Grand Circle Travel chooses hotels with a minimum of steps, which might trip up some of its customers, and rooms with a lot of light. The firm's buses come equipped with entrance steps that reach to the pavement. "We just look for small things, which in some ways we don't like to point out, because we don't want the travelers to feel old," says Lyons.
Several firms, including Grand Circle, offer stays of two weeks or more in inexpensive apartment hotels for seniors in major tourist destinations, such as the French Riviera and Spain's Costa del Sol. Staff members are available for any assistance needed. "It's a chance to live as a native -- with our representative at hand," says William J. Alderson of Passages Unlimited, a new entry into the senior traveler's market. Some travelers stay on for a season or for a year.
The American Association of Retired Persons seeks out centrally located hotels. "Older people are not terribly keen about a view of the beach," says Dunn. Instead, they usually prefer to be "in the midst of everything," where they can window-shop, stroll the town and go to museums.
Frequently, the tours are less expensive, because older travelers, with no job or child-raising obligations, often can take advantage of off-season rates. In the apartment-hotel programs, says Grand Circle's Lyons, they often can stay more cheaply abroad than they can at home.
"People over 60, regardless of their financial situation, are really eager to be sure they are getting the best value," says Saga's Shaffer. "They will do a lot of comparison shopping," in part because they have the time to search out the best buys. "They keep us on our toes."
Here are some of the major operators of senior tours (one traveler in the party is expected to meet the minimum age requirement):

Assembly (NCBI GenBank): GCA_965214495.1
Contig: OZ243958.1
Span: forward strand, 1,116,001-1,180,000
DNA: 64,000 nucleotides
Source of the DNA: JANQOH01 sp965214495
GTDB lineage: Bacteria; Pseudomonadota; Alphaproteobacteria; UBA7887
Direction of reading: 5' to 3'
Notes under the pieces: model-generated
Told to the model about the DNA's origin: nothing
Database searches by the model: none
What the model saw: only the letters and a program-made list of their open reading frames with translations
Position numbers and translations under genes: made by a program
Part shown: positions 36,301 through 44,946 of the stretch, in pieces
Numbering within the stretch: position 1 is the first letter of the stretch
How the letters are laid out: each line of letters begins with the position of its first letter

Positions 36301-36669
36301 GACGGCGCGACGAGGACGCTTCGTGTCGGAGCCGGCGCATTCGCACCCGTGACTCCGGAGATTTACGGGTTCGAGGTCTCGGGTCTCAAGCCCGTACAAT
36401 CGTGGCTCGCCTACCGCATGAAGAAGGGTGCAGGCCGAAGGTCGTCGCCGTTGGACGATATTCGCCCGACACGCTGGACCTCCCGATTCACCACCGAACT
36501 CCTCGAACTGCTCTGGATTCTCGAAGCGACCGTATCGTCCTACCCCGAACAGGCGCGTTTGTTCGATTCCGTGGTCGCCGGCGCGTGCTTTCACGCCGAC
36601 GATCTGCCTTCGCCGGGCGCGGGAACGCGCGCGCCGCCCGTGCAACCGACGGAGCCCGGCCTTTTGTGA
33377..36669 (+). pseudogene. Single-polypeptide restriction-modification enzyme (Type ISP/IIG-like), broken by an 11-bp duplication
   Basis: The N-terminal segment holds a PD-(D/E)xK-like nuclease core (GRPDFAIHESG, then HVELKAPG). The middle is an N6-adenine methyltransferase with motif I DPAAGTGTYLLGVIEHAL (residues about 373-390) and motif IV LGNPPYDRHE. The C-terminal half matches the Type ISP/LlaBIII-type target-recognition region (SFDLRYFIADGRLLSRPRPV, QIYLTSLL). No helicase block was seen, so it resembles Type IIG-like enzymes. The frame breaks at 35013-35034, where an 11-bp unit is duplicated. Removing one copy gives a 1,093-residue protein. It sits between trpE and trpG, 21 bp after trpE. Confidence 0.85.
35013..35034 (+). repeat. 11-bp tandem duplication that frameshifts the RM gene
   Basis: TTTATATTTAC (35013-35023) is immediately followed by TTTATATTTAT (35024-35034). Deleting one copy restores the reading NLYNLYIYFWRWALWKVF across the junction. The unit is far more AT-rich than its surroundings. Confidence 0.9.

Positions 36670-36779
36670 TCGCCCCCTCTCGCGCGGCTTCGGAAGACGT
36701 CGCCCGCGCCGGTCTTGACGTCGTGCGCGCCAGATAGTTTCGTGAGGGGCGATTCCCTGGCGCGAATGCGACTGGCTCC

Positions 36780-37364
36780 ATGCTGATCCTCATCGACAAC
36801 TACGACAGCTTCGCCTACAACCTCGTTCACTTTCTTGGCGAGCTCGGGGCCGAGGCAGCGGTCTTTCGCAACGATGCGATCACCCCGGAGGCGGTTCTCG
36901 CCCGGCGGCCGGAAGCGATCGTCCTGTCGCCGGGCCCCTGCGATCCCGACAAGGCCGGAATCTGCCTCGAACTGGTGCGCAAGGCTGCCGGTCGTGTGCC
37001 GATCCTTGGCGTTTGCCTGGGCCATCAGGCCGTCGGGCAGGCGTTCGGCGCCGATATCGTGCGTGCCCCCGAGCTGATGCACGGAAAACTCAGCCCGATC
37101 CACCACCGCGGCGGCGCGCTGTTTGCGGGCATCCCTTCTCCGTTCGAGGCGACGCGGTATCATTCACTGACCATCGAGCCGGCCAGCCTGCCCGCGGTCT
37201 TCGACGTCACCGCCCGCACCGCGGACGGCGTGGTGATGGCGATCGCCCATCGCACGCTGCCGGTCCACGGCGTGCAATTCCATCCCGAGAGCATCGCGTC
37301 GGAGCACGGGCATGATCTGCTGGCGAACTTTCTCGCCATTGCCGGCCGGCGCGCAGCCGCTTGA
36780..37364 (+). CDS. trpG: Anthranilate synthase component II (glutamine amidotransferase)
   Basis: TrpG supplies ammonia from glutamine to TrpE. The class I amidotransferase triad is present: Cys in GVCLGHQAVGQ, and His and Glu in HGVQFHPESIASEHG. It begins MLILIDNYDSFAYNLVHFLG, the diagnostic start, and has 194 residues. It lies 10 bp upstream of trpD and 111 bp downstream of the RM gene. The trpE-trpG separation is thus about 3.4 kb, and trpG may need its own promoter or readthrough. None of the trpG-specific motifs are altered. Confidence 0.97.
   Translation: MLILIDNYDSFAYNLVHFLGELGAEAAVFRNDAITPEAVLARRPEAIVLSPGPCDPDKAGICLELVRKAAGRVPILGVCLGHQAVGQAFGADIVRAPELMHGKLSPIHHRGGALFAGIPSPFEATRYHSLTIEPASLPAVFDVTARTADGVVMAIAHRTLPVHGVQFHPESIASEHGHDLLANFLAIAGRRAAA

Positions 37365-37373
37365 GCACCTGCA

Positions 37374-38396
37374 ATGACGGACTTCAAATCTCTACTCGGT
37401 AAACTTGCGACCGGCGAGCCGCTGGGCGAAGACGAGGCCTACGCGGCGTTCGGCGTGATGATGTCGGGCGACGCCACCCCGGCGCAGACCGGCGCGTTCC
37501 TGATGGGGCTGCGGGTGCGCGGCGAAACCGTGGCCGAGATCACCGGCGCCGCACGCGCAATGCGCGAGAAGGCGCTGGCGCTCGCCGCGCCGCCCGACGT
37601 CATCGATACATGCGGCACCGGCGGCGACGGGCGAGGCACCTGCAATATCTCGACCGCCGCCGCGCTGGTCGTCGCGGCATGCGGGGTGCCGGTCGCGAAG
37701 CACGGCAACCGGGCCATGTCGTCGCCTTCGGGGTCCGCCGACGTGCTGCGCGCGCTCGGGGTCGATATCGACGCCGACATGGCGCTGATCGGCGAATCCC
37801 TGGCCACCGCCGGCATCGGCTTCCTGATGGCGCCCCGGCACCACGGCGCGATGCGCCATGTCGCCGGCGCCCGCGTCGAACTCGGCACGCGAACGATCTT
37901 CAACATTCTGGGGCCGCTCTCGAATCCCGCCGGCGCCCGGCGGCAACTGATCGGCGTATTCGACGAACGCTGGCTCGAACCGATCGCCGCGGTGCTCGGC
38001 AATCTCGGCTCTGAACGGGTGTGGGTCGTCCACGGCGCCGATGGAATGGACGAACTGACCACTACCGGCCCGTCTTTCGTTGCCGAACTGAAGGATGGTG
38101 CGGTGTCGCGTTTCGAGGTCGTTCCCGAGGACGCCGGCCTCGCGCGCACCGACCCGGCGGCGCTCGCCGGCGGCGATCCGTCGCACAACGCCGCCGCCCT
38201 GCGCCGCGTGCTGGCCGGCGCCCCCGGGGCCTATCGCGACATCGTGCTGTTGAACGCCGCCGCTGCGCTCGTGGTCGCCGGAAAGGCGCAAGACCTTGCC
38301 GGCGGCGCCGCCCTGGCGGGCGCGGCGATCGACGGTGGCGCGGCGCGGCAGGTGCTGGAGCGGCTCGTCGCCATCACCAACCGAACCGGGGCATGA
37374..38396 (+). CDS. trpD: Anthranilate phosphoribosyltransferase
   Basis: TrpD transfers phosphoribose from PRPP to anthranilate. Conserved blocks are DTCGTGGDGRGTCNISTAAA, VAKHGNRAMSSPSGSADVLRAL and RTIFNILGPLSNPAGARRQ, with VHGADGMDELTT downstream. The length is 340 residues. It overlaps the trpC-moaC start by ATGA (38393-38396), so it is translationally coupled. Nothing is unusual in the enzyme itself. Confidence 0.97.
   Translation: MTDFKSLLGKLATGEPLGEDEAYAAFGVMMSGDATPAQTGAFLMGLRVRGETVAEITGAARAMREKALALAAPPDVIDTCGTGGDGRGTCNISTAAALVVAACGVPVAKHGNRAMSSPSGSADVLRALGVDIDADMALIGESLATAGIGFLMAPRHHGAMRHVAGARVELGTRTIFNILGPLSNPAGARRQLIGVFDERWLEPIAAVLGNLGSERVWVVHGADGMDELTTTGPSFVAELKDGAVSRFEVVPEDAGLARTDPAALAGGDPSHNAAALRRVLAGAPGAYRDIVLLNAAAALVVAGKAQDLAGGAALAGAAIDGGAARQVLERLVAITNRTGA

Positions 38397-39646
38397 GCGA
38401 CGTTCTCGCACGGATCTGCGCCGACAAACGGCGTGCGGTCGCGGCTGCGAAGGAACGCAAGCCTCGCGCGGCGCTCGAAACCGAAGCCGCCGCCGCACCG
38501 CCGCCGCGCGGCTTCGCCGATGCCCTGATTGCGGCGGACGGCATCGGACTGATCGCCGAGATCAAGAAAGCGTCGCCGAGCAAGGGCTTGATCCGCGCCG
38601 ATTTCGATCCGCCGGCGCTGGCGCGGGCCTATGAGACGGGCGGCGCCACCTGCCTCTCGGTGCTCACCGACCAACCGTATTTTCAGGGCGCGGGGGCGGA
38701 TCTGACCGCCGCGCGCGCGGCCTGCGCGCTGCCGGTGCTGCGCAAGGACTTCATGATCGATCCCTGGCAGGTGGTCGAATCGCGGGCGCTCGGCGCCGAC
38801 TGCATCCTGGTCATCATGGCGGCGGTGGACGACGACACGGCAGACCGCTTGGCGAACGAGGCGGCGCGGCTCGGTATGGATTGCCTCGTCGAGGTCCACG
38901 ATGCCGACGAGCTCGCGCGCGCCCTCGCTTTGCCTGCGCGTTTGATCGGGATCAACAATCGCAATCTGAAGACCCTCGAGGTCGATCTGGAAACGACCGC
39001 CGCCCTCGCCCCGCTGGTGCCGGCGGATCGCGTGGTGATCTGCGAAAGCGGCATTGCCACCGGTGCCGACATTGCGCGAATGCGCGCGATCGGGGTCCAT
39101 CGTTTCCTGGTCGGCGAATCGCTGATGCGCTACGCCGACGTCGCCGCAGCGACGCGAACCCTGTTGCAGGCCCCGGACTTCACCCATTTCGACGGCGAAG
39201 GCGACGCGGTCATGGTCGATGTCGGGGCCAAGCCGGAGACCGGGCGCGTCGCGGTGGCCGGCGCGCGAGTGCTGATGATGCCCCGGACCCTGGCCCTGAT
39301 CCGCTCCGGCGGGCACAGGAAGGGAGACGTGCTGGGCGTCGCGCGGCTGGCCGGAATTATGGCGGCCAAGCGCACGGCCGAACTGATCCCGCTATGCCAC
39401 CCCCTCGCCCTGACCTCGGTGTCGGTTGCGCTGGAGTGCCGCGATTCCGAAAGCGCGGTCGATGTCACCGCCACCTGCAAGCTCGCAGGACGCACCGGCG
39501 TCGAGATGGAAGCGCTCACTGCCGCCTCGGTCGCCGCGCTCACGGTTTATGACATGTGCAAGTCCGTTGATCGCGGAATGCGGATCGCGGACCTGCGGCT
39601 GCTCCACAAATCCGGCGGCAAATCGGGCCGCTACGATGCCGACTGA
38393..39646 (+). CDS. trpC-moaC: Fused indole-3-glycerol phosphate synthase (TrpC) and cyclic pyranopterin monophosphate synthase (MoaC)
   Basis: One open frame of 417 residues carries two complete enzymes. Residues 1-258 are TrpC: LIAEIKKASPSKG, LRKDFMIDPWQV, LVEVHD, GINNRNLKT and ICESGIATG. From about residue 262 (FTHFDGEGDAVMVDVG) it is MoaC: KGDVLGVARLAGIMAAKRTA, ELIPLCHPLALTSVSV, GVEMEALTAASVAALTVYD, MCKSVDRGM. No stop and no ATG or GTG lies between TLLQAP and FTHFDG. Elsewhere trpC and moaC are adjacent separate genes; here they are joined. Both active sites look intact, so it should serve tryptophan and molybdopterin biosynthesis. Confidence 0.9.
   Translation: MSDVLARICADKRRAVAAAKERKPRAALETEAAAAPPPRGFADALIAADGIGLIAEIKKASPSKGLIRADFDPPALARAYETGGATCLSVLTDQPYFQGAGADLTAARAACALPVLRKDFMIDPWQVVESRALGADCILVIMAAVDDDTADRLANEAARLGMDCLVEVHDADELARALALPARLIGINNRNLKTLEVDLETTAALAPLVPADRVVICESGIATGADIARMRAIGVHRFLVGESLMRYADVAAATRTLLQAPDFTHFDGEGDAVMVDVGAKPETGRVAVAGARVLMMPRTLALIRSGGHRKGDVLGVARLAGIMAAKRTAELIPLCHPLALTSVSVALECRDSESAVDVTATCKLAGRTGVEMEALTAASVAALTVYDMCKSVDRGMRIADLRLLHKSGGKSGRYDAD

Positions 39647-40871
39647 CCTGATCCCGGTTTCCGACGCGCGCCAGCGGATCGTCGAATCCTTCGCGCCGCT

Grand Circle Travel: In the senior travel business for 26 years, Grand Circle operates a number of apartment hotels in the United States and Europe, dubbed the "Extended Vacations" program for travelers over 50.
For a minimum two-week stay in the Spanish resort town of Torremolinos, the price ranges from $685 to $725 per person for a studio apartment, including round-trip air fare from New York, transfer to the hotel, maid service and a program of cultural and social activities. Additional weeks are only $50 to $55 per person, or less than $15 a day for a couple. Free lectures, U.S. movies and other social activities are provided several nights a week.
Cruises and motorcoach tours are also available.
For more information: 555 Madison Ave., New York, N.Y. 10022, (800) 847-4240.
Saga International Holidays: This is a 33-year-old British travel firm that opened its doors in the United States four years ago. This means Americans probably will find travelers from Great Britain, Australia and other English-speaking nations on the same tour. Saga caters to over-sixties with motorcoach tours and cruises throughout the world.
For older adventurers, Saga offers a 21-day "Kenya Safari" that includes several nights in game park lodges for $2,199 per person, including air fare from Washington, lodging and most meals. A 14-day bus tour of the national parks of the Rocky Mountains is $1,339 per person, including air fare to Denver, lodging and two meals daily.
For more information: 120 Boylston St., Boston, Mass. 02116, (800) 343-0273.
Passages Unlimited: For over-fifty-fives, this new firm features apartment living in London and Paris and such resorts as Antibes on the French Riviera and the Greek island of Corfu. Also offered are standard motorcoach tours of Europe and "special sojourns" to Greece, India and the Soviet Union. Allied with Global of London, a major British tour operator, the firm also mixes English-speaking nationalities.